The Duo is a smaller version of the Neo, with twin 5.6-inch displays. Microsoft is calling it a phone but, honestly, given the aspect ratio looks far more like those old Android tablets that had phone apps, which is probably why they didn't show too many shots of people holding them up to their heads.

Which, you know, in the era of AirPods and Surface Buds, is totally fine with me. I'd love it if iPads could take and make phone calls directly.

Now, the bigger news about the smaller hingeable is that it runs not Windows 10X but Android…

Yeah. Android.

People will try to frame this like, if you know Satya Nadella then you saw this coming. But if you know Bill Gates and Steve Balmer, then you know they never saw this coming.

They never expected all of us to be running around with little Nix boxes in our pockets, surfing the web on KHTML-based browsers.

The power of software. A PC in every home. Windows everywhere. That was their future.

Samsung Galaxy Fold

(Image credit: iMore)

And, I totally get that it's a pragmatic choice and probably a smart one. If you can't be Apple or Google you better damn well be WeChat.

But I also can't help but feel that we're all a little lesser for it. A world where Microsoft could have scaled Windows Core down to phones, would be a world with one more choice than Apple or Google.

But Android is so ubiquitous and so free, it's going to take a company with as much gumption as Google to do to them what they did to Windows. And likely only when the next paradigm shift occurs.

So, in my mind palace, I'm going to pretend this is just a stop-gap. A way to buy time so AzureOS, a fully cloud-centric, AI-powered operating system can ramp up and start being deployed across multi-form endpoints of all shapes and sizes.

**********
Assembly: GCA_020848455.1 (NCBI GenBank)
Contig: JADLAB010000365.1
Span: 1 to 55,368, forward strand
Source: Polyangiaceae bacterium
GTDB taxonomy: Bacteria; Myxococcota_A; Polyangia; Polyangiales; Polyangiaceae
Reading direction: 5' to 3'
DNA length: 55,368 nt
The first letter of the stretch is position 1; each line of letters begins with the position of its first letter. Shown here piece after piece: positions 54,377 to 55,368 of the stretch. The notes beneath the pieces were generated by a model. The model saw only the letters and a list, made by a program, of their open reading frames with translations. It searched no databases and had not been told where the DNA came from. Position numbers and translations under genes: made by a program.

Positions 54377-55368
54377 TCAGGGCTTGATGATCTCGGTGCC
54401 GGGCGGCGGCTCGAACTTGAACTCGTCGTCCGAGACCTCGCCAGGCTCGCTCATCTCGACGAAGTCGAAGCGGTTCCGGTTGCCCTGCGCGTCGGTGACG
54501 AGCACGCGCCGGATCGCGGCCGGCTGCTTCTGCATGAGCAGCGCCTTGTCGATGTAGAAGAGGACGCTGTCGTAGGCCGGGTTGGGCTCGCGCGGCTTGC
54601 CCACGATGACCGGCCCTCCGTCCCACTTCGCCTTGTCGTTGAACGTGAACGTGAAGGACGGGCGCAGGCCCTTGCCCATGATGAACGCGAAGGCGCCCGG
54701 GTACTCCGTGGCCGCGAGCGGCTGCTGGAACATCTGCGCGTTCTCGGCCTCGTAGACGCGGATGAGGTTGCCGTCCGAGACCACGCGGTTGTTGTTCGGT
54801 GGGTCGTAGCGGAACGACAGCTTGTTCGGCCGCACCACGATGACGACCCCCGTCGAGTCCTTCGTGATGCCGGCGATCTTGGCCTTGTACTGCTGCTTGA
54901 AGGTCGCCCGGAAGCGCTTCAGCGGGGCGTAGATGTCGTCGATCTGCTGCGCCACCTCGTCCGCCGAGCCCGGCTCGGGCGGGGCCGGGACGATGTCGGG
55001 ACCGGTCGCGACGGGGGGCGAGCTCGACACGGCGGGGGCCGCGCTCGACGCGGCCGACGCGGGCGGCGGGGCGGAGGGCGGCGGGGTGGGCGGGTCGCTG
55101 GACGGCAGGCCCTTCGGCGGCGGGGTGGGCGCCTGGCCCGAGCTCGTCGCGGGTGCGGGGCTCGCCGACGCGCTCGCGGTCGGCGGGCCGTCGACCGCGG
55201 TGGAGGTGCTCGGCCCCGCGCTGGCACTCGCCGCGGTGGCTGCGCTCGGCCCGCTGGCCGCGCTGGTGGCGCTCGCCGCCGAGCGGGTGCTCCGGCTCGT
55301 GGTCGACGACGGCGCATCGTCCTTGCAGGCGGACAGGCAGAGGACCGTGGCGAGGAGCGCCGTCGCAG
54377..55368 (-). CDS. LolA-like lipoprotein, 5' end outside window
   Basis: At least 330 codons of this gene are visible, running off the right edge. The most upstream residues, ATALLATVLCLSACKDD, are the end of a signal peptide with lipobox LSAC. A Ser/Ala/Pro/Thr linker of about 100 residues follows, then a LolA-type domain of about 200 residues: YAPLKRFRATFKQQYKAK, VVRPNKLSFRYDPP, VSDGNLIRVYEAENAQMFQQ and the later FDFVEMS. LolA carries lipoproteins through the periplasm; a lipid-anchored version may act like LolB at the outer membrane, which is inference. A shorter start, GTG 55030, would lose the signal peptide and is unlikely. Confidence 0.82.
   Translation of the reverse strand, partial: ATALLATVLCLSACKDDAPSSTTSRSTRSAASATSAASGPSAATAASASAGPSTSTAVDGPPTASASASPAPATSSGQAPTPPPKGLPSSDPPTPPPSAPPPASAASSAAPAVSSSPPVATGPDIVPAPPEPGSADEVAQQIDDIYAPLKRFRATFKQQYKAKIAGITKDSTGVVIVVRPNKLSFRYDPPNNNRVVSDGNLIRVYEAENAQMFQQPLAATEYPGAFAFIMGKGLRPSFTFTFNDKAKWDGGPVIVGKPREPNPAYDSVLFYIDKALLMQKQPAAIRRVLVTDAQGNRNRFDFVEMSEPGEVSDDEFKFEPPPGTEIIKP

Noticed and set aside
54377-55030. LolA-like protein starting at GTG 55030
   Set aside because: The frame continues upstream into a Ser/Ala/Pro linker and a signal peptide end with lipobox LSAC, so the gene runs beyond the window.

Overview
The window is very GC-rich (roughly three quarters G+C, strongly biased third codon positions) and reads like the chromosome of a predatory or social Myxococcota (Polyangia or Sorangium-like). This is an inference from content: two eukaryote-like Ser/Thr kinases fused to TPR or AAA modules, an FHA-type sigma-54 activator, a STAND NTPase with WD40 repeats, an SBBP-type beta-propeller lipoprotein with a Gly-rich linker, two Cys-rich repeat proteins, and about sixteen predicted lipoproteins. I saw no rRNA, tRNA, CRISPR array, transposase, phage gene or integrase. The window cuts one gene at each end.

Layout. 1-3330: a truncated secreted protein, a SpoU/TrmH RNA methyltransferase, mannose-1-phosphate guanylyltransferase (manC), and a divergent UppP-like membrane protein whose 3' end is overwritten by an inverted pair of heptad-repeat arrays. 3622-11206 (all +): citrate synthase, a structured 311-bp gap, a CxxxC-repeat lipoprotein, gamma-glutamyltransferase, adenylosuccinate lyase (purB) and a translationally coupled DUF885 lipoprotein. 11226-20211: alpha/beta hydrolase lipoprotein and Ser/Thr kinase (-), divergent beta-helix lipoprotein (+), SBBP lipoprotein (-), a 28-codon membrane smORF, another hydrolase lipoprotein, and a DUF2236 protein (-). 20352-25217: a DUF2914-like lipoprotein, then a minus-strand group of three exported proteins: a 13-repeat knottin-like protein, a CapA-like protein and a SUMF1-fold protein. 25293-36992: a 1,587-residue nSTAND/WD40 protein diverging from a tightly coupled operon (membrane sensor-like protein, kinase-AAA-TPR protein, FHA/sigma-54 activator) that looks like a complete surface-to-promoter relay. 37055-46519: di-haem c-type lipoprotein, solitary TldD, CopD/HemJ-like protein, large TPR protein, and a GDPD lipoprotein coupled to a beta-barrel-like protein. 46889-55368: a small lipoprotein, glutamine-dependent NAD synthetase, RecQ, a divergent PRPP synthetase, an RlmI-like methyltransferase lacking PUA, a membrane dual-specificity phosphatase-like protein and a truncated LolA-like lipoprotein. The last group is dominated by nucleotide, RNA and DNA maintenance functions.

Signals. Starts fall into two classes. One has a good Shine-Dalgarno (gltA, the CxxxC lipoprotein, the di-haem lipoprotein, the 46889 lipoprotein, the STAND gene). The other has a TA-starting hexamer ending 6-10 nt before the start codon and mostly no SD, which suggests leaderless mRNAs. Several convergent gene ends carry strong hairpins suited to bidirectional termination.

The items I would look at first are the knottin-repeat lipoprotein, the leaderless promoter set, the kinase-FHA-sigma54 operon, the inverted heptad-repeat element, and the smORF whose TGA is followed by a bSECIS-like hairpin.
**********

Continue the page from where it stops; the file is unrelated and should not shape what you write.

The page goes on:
Yup, that's what I'm going to pretend. Even while I try to figure out how Microsoft is going to square their commitments to privacy with Google's all-consuming operating system running root level on their devices.

Now, neither the Neo nor the Duo are coming to market until the end of 2020 at the earliest. More than a year from now. For the Neo, that's easy to understand.

Microsoft is showing it off now because it's really less product and more ecosystem jump-starter. Microsoft hopes, I think, all their device partners will try to meet or beat them to market so there will be a critical enough hardware mass to compel software support from developers.

And, I mean… I hope?

Windows Phone was terrific and inspired both Android and iOS towards more minimal design. But it never got developer support and so Microsoft MDK'd it.

Likewise, Google, even with the strongest of strong-arms at times, hasn't been able to get Android developers to make enough tablet-optimized apps to make Android tablets a thing. And they've MDK'd their own Pixel Slate line.

So, all the capacitive input digits crossed.

The Duo delay is harder to understand, though. We've seen dual-screen Android devices on the market already. So, why isn't the Duo launching this holiday season instead of next?

It's hot and new right now, but a year from now, that ID and implementation may not hold up as well. Unless, of course, there's way more to its story than Microsoft has let on so far.

And, hey, maybe the combination of foldables and hingebles will prove popular and compelling enough to get developers all up on their jammy. Yeah, I said jammy.

But, we've all gotten our hopes up enough here that it's totally fair to say no one should expect it until everyone sees it.

Even if some of us would really love an Apple Book — an iPad mini that would fold out into an iPad… and an iPad that would fold out into a full-sized Pro.


Surface Laptop Premiere Pro

(Image credit: Windows Central)

Now, there were some actual shipping Surface products announced this week as well, and some of them were kinda all shades of audacious in their own rights.

Again, Daniel Rubino and Windows Central are all over this, but here's the scorching gist:

The Surface Pro X is like the 2018 iPad Pro redesign for the Surface line. War on bezels, check. USB C, check. Actually, check check because there's two of them. That's something I'd love on an iPad Pro.